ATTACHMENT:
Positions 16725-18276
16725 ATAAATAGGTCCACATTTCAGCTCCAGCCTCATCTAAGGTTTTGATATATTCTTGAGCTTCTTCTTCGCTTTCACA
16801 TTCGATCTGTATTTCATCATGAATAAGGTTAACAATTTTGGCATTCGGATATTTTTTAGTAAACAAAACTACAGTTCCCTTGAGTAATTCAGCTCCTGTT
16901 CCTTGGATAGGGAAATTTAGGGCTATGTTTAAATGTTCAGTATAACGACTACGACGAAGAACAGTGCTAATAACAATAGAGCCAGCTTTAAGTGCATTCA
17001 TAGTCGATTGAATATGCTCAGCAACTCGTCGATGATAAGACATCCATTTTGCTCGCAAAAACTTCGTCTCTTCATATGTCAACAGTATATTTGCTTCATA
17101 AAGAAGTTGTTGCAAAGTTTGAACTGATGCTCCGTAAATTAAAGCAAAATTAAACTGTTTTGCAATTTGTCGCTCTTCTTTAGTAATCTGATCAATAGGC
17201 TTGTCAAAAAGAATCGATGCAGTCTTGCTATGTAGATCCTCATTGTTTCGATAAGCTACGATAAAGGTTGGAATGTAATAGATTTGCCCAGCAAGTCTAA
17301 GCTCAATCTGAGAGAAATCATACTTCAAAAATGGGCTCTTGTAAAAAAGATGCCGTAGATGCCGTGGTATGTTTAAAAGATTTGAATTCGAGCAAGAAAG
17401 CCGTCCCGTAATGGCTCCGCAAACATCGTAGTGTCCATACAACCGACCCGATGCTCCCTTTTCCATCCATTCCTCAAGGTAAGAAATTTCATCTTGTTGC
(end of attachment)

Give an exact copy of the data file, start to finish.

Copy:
Positions 16725-18276
16725 ATAAATAGGTCCACATTTCAGCTCCAGCCTCATCTAAGGTTTTGATATATTCTTGAGCTTCTTCTTCGCTTTCACA
16801 TTCGATCTGTATTTCATCATGAATAAGGTTAACAATTTTGGCATTCGGATATTTTTTAGTAAACAAAACTACAGTTCCCTTGAGTAATTCAGCTCCTGTT
16901 CCTTGGATAGGGAAATTTAGGGCTATGTTTAAATGTTCAGTATAACGACTACGACGAAGAACAGTGCTAATAACAATAGAGCCAGCTTTAAGTGCATTCA
17001 TAGTCGATTGAATATGCTCAGCAACTCGTCGATGATAAGACATCCATTTTGCTCGCAAAAACTTCGTCTCTTCATATGTCAACAGTATATTTGCTTCATA
17101 AAGAAGTTGTTGCAAAGTTTGAACTGATGCTCCGTAAATTAAAGCAAAATTAAACTGTTTTGCAATTTGTCGCTCTTCTTTAGTAATCTGATCAATAGGC
17201 TTGTCAAAAAGAATCGATGCAGTCTTGCTATGTAGATCCTCATTGTTTCGATAAGCTACGATAAAGGTTGGAATGTAATAGATTTGCCCAGCAAGTCTAA
17301 GCTCAATCTGAGAGAAATCATACTTCAAAAATGGGCTCTTGTAAAAAAGATGCCGTAGATGCCGTGGTATGTTTAAAAGATTTGAATTCGAGCAAGAAAG
17401 CCGTCCCGTAATGGCTCCGCAAACATCGTAGTGTCCATACAACCGACCCGATGCTCCCTTTTCCATCCATTCCTCAAGGTAAGAAATTTCATCTTGTTGC